The Triple Distilled Lowlander – Auchentoshan 12

Just outside of Glasgow, you’ll find the curious Auchentoshan distillery. It’s curious in that it distills the whisky three times, like Irish whisky, and as such, are the only scotch producer to wholly use a triple distillation method. Other distilleries use partial triple distillation (Mortlach and Springbank come to mind), and Springbank even makes a triple distilled brand (Hazelburn), but no other Scottish distillery produces all its whisky triple distilled.

Every distillation “softens up” the whisky, and if you were lucky enough to taste the Feis Ile 2014 festival bottling of Octomore Discovery by Bruichladdich, you will have tasted a quadruple distilled whisky, which was extremely soft on the palate, literally like a liquid velvet wood fire, due to the high peatiness. To me, however, triple distilled whisky (both Irish and the Auchentoshan products) has a certain ‘musty’ or vegetal character which is less to my taste.

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The distillery is part of the Morrison-Bowmore portfolio (together with Bowmore and Glen Garioch), which is owned, in turn, by Suntory. Suntory became the owner, through the purchase of Jim Beam, of Laphroaig and Ardmore. Auchentoshan is enjoying a great expansion of the brand over the past few years, and broke the one million bottle mark in sales in 2013.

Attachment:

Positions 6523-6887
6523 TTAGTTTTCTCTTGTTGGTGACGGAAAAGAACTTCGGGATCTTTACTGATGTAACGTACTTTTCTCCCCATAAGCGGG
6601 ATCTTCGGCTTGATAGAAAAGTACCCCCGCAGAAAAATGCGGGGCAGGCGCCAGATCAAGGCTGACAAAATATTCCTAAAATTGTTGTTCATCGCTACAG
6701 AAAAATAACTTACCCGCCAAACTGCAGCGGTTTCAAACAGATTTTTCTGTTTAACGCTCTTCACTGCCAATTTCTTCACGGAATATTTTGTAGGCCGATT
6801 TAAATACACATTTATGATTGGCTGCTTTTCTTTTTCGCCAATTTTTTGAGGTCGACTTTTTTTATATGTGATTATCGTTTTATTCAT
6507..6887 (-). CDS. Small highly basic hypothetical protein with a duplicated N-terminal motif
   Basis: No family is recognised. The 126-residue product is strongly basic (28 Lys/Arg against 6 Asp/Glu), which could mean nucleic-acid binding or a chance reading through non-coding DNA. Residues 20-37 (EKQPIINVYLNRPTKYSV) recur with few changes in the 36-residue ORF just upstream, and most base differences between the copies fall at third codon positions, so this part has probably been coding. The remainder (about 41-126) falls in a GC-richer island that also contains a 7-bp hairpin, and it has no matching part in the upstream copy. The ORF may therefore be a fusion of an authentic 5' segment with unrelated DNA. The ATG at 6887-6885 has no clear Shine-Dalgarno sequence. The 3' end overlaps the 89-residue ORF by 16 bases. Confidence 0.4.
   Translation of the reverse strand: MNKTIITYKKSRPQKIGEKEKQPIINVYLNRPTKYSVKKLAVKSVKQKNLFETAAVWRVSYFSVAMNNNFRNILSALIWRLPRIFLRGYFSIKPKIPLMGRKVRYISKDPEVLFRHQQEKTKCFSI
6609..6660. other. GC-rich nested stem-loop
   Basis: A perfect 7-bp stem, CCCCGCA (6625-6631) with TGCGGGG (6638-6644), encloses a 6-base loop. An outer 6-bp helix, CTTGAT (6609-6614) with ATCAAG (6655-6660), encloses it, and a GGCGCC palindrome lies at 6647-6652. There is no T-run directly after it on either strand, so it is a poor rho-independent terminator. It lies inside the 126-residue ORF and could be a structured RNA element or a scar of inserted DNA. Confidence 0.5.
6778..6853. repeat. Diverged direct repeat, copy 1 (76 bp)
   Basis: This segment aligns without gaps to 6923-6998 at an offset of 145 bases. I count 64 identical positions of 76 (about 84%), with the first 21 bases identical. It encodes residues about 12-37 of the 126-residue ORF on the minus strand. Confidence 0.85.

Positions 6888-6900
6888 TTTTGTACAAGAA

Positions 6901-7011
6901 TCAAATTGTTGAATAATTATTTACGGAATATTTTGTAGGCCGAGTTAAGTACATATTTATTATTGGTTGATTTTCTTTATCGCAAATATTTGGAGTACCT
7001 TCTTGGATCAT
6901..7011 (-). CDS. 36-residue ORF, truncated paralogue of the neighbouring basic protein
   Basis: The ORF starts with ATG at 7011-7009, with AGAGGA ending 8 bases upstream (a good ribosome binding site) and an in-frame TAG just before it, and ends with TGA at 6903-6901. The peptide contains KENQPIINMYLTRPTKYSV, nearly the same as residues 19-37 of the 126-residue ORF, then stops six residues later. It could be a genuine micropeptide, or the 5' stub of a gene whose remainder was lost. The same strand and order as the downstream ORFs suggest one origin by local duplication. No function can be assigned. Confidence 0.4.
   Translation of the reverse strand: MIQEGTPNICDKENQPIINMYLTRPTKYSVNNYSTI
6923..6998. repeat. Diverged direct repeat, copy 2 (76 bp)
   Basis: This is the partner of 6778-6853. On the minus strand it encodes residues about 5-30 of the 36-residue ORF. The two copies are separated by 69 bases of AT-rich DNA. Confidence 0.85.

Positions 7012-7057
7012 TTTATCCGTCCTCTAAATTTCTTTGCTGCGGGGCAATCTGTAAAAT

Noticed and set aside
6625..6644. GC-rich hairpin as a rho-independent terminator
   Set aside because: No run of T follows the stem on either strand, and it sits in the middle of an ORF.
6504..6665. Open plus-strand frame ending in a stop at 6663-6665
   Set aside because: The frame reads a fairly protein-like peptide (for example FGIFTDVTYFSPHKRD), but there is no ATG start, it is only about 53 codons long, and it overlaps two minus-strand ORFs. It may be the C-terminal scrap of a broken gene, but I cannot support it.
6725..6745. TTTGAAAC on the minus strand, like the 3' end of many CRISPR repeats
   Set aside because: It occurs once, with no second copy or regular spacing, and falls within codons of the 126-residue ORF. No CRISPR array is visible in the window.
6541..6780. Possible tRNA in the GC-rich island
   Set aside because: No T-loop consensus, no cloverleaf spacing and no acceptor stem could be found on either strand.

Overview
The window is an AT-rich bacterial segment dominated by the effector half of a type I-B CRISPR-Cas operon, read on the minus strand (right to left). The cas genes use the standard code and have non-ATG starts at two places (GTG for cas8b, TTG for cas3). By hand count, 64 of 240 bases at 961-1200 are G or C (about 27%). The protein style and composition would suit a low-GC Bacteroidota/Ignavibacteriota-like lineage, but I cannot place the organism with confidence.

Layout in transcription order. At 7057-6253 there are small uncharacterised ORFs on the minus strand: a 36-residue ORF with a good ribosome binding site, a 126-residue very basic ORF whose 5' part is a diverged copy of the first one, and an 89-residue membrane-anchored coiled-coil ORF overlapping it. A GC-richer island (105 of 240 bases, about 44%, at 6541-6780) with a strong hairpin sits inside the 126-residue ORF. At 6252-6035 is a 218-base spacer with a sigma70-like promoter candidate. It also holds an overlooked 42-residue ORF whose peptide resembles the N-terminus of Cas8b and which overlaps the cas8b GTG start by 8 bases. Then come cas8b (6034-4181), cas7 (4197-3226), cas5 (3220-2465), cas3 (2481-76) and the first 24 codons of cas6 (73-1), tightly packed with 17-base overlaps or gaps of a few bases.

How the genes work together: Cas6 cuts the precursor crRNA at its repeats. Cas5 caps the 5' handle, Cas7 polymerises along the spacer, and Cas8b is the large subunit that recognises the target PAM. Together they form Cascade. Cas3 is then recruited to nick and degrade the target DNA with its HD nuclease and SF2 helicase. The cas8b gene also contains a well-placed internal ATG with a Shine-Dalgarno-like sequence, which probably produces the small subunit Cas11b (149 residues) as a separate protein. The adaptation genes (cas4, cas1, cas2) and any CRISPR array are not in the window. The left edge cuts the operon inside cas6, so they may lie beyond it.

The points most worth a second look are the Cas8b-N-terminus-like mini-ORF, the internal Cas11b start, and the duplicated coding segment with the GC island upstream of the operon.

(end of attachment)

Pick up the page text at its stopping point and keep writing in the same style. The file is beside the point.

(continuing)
With a rather short fermentation and a very narrow and early middle cut, the spirit is true to its Lowland roots.

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Auchentoshan 12 (40%)

Appearance: Amber, thin and quick legs with residue on the glass.

Nose: The musty feel of the triple distillation first meets the nose, then a vegetal note with vanilla, sherry, an whiff of eucalyptus leaves, cinnamon and clove.

Palate: Bitter citrus with a somewhat flat mouth feel. No trace of the sherry promise from the nose, though. Bitter and slightly mouth drying with some notes of spice.

Linger: Spice right down the gullet, touches of sweetness on the tongue and some dryness on the inside of the cheeks.


Despite being bitter (which is a plus for me, as my regular readers know), the palate is the Achilles heel of this dram, being one dimensional and flat despite the spirit having some promise.

I think the spirit would benefit from being unchill filtered and having slightly more sherry influence (thus being slightly sweeter) which would make it work better for me.

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